Feb 222013
 

I’m a serial monogamist, that is, I like committed relationships with one partner at a time for however long the relationship lasts. If my next dude and I are together for the rest of our lives, fantastic. If we have a great run for a few years before we grow apart, part, and find new loves, that’s fine too. Is that truly a commitment? Absolutely; one much more honest than those who swear “till death do us part” before family and God then expectedly divorce many years later or, worse yet, publicly stay together and privately cheat.

Relationships aren’t One Size Fits All. You might ask, “So, what’s the opposite of monogamy?” When it comes to love, there’s no “opposite” of anything. It’s not a two-way switch. On. Off. Straight. Gay. Monogamy. Non-monogamy. When I use the phrase “sex positive,” it’s about this idea that consenting adults should engage in whatever sexual activity they choose as long as it’s safe, sane, and consensual with their partner(s). Monogamy is often rammed down our throats as if it’s the only option for a realistic adult relationship; therefore, if that model doesn’t fit you, it can be difficult to know where to begin — and even more difficult to have that conversation with your partner. If you’re wondering if not monogamy, then what, this non-monogamy map may be a good guide for you.

Of course you can’t read it because it’s too small. View larger image. Often, those who declare monogamy outdated are the same open-minded people who, ironically, also espouse the importance of granting others the right to dissenting beliefs. On the flipside, those who judge nonmonogamists the harshest are those who are afraid monogamy doesn’t actually work because they’ve struggled with it themselves and/or know others who have. The world is most interesting when people respectfully disagree. Even though I like monogamy, that doesn’t mean I think others should feel the same. How about this: Everyone agree to stay out of each other’s love lives — with the only exception being those whom you’re personally involved in a romantic affair.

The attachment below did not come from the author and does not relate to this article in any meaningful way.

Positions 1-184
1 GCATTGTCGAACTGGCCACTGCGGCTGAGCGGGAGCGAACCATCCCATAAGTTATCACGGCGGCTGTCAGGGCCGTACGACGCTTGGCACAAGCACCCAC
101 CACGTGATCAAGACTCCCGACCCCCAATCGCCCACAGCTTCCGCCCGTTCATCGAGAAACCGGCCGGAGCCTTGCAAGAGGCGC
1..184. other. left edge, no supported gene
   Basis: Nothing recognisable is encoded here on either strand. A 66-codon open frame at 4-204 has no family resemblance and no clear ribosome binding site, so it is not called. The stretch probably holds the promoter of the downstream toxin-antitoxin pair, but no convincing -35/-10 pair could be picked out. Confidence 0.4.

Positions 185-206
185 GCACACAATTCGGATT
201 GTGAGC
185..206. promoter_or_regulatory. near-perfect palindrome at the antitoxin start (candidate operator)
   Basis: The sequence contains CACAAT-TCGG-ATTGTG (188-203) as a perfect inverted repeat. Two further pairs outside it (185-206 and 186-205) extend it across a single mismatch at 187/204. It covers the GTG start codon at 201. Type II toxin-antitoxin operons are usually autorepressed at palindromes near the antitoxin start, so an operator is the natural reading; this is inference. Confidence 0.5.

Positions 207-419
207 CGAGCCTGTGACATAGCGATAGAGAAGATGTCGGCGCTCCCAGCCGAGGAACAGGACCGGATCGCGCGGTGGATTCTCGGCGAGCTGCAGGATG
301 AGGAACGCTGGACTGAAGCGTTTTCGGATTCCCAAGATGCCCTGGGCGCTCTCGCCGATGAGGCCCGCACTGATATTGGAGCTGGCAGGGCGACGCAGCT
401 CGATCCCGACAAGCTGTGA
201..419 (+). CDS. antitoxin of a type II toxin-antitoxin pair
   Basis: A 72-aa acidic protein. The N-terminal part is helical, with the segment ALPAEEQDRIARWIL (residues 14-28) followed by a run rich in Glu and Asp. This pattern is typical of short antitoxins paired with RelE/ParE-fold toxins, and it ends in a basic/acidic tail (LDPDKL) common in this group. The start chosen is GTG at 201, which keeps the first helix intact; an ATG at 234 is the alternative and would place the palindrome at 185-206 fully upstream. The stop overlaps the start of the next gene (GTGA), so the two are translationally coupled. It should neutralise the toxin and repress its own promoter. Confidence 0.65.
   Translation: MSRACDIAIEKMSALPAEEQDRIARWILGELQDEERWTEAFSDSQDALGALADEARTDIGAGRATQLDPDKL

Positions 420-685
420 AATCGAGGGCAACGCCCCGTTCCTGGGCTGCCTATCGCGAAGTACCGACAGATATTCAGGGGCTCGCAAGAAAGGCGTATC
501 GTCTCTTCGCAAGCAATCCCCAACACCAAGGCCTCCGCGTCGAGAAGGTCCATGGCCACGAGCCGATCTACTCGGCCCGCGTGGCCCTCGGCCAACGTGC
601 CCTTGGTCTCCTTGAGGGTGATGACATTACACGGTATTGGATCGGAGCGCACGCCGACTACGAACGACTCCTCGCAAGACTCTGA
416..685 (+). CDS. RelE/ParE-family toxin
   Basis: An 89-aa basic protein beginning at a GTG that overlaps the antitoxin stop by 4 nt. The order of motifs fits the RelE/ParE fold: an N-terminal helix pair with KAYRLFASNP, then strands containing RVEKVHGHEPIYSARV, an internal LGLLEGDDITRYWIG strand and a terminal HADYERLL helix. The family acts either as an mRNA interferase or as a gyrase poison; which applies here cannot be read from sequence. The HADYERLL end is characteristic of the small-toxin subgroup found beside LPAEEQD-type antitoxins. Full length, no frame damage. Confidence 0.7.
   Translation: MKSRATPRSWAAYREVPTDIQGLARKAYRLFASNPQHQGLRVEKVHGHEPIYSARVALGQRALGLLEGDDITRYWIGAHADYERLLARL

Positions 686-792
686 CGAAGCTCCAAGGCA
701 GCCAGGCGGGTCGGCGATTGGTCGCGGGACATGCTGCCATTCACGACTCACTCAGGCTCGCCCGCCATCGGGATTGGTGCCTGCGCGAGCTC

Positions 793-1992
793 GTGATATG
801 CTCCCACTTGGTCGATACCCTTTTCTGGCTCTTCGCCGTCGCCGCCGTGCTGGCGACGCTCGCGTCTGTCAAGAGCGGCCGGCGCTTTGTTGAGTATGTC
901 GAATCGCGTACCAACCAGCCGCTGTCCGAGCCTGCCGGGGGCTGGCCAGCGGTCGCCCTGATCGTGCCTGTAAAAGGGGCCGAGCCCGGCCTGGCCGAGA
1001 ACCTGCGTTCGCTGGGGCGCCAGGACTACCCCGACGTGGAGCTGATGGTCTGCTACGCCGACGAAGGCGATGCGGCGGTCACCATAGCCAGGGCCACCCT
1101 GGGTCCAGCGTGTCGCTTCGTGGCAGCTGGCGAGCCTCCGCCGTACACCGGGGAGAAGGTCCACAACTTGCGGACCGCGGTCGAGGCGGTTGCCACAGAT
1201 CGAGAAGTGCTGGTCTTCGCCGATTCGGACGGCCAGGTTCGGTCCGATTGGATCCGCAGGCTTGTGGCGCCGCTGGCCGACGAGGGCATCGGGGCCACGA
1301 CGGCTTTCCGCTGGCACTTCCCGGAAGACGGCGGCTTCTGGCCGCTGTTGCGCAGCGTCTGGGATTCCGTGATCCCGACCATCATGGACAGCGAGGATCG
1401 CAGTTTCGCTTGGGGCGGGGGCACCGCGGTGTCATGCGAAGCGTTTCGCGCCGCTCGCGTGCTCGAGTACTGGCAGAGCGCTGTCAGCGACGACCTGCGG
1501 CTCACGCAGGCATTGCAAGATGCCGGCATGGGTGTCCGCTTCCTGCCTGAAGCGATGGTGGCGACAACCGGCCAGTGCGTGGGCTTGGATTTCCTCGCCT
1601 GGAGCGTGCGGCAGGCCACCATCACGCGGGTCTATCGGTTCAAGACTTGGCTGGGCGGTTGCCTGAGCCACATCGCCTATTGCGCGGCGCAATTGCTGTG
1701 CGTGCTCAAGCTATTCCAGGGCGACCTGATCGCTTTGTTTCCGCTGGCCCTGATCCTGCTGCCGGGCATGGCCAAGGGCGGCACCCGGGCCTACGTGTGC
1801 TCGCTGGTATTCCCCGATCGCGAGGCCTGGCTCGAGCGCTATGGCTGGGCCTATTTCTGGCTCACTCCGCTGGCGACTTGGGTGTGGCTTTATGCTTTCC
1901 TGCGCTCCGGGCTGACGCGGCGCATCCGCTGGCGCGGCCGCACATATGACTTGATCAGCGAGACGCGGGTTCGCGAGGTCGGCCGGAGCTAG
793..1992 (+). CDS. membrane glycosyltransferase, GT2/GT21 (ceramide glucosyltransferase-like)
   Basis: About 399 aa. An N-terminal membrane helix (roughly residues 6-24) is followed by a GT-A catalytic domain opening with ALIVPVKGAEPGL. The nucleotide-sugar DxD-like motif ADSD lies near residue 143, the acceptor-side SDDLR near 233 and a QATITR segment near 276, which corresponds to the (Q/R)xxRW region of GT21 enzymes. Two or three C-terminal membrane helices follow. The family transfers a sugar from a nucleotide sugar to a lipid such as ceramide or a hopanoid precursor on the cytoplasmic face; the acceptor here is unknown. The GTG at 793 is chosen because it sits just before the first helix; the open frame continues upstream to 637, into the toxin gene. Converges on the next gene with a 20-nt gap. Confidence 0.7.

3 Responses to “What’s the Opposite of Monogamy?”

  1. Ha so true. We humans don’t have our sexuality figured out yet, so let’s stop pretending that we do.

  2. [...] doesn’t actually work because they’ve struggled with it themselves and/or know others who have.http://funkybrownchick.com/2013/02/22/whats-the-opposite-of-monogamy/Texting or FB messaging is the opposite of simultaneous orgasm – minimal information, minimal [...]

  3. [...] more, I’ve tackled polygamy-relevant questions in previous FUNKY BROWN CHICK® updates: What is this thing called monogamy anyway?, Who should have access to marriage?, Is there precedence for a decision to bar marriage  that [...]

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